CEQA EIR Required? Utilities and Service Systems; Water Use

XVI. UTILITIES AND SERVICE SYSTEMS — Would the project:

a) Exceed wastewater treatment requirements of the applicable Regional Water Quality Control Board?

d) Have sufficient water supplies available to serve the project from existing entitlements and resources, or are new or expanded entitlements needed?


 


Monterey Regional Water Supply Project EIR

Conservation wanes, California water use back to pre-drought levels

Americans are conserving water like never before, according to the latest federal data – The Washing

From Comments by Michael Emmett, President, Mal Paso Property Association

“I . . . highlight the water and septic issues as there is a body of evidence showing environmental concerns under the current land use provisions and “infer” that the addition of STR’s at the level of occupancy being considered will exacerbate an already existing environmental problem. My evidence is in the County’s own documents like the Carmel Highlands Wastewater Management Plan (http://www.co.monterey.ca.us/home/showdocument?id=14904 ) and the CalAm decision of record not to permit new water connections in the Highlands. These environmental impacts have to be based on the assumption of increased occupancy and infrastructure stress, or at least, temporary occupancy beyond the limit of existing infrastructure capacity. I think that the Hwy 1 / Carmel Valley Road traffic issues could also follow the same rationale.

In the Carmel Highlands, there has always been a fairly high number of non-resident property ownership. It has ranged between 20% – 30% over the years with most of these properties having historically been either very occasionally or seasonally used vacation properties for their owners. Therefore, for most of the year these properties used to sit vacant and did not have substantial impacts on the environment or local infrastructure. These are the very properties that we now see being utilized as illegal vacation rentals – therefore, causing a higher level of use than existed before with the consequent increased level of environmental impacts. . .  

The County is using generally accepted HUD Fair Housing Guidelines to inform their two persons per bedroom occupancy standards for the STR ordinance. These are not firm limitations and HUD has decided on many occasions to allow/enforce higher occupancy limits to redress what they determine to be illegal discrimination. One of the few arguments that can be successfully employed to limit occupancy is the lack of basic infrastructure capacity (water, sewer, etc.).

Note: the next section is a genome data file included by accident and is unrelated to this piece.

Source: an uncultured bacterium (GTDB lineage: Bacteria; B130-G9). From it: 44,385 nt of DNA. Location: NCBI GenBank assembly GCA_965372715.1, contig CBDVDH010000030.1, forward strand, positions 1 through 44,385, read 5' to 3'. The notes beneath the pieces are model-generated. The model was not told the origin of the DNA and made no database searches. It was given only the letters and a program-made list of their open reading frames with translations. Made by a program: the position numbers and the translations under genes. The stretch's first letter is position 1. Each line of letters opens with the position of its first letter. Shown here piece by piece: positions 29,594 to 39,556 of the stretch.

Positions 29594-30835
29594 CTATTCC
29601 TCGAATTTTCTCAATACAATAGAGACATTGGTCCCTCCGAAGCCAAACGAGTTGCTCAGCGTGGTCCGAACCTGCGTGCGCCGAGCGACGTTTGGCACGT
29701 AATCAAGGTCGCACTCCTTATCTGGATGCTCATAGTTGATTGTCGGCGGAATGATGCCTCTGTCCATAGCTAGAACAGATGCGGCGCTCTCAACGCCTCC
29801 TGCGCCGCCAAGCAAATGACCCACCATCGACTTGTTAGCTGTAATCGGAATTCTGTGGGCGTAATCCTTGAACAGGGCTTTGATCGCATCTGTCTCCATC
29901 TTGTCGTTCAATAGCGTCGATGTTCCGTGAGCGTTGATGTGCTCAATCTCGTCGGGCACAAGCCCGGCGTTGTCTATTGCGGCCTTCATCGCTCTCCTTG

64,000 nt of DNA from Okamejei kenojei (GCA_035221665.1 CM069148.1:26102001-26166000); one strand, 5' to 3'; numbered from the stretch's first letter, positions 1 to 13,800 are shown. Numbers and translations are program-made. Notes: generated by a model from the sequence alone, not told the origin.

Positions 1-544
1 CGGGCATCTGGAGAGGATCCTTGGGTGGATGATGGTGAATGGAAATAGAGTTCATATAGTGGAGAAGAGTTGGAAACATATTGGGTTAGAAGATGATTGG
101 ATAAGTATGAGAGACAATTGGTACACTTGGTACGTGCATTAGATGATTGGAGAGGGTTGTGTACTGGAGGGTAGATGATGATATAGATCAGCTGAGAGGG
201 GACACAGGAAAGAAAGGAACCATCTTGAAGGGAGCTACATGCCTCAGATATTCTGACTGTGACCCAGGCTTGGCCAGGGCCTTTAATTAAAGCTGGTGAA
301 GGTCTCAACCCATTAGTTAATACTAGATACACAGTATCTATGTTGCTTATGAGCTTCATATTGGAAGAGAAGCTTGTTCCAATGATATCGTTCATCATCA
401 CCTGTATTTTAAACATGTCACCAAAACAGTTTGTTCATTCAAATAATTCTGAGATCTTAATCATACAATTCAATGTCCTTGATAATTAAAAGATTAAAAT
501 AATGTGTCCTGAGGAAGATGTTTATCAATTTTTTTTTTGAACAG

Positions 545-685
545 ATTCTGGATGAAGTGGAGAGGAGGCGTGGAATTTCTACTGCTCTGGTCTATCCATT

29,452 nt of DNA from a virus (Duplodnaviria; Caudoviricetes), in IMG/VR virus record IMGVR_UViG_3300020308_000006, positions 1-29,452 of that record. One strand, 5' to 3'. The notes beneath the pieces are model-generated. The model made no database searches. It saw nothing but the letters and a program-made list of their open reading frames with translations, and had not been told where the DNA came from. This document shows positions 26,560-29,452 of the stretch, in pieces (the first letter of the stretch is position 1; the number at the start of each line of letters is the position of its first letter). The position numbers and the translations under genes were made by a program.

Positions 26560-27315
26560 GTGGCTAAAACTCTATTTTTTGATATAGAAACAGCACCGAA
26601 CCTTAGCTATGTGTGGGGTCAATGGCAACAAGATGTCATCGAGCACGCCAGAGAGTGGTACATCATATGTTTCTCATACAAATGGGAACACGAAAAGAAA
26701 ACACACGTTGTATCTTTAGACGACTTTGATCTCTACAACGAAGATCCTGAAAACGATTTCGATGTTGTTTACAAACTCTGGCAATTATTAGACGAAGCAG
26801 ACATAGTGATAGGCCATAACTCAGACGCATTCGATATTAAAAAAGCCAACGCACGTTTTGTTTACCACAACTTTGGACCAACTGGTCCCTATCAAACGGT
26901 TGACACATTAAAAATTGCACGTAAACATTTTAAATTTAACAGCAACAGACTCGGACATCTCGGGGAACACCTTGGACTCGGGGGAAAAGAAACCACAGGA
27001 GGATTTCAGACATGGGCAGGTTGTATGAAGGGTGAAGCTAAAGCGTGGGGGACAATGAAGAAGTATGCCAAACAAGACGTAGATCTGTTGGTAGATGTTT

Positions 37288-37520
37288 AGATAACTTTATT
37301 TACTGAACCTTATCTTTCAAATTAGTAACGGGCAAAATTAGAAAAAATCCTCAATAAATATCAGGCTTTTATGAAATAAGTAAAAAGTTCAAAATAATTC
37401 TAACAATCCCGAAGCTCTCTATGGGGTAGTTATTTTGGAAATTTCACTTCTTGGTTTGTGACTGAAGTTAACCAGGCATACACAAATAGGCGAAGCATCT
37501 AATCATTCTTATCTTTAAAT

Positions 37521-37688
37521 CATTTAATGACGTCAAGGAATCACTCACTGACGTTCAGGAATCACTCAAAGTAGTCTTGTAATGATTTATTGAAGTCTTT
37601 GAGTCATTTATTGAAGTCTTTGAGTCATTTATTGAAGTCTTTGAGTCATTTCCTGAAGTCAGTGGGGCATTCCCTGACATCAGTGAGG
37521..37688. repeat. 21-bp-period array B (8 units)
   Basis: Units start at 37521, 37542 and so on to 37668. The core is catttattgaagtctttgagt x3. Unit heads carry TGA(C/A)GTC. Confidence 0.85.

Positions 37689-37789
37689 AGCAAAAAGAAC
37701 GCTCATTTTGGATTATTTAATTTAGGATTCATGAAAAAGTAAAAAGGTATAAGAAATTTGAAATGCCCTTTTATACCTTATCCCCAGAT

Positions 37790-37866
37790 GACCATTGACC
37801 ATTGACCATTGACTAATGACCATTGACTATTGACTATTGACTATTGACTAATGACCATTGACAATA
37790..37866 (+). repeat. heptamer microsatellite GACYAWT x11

[Editor note: In the Home Stay the owner and his family live there.  Any vacation/short-term renters will be an additional use.  Also the demographic evidence is 3 persons per home avaerage.  Renters would be in addition to that.  It should also be noted that Monterey residents were particularly good at conserving water, especially during the drought.  Tourists from other areas use significantly more water on average.]

 

Water

  • Claim:  STRs increase water use.  MCVRA Position: STRs reduce water use because vacation rentals sit vacant at times.
  • Claim: STRs cause increased traffic. MCVRA Position: STRs reduce traffic. First, STRs sit vacant at times with no traffic at all. Second, vacation renters arrive with multiple people per vehicle. The same home could be rented on a long-term basis in which case there would likely be one car per adult.

Preserve Monterey Neighborhoods.Community Position:  It is entirely inconsistent to say on the one hand that renting out vacation homes for occupancy an additional 300 days per year will provide additional coastal access, and at the same time to argue that STR’s decrease water use and traffic because they sit vacant part of the year.

MCVRA cannot have it both ways.

In Carmel Highlands a property at 101 Lower Walden, normally occupied by 4 to 6 people, started short-term renting to groups as high as 22 people, with special event rentals bringing in over 200 people.  At first it was once or twice a month, but as with all businesses reservations starting coming in for 3 or 4 weeks out of the month, and special events started getting larger.

STR’s are particularly desired for large groups and often shared by multiple families, particularly those that like to hold extensive and noisy parties.  With no one on site, and no other paying guests to worry about, they can drink and play loud music at levels way over that experienced in a normal residential neighborhood. –  increasing water use and traffic.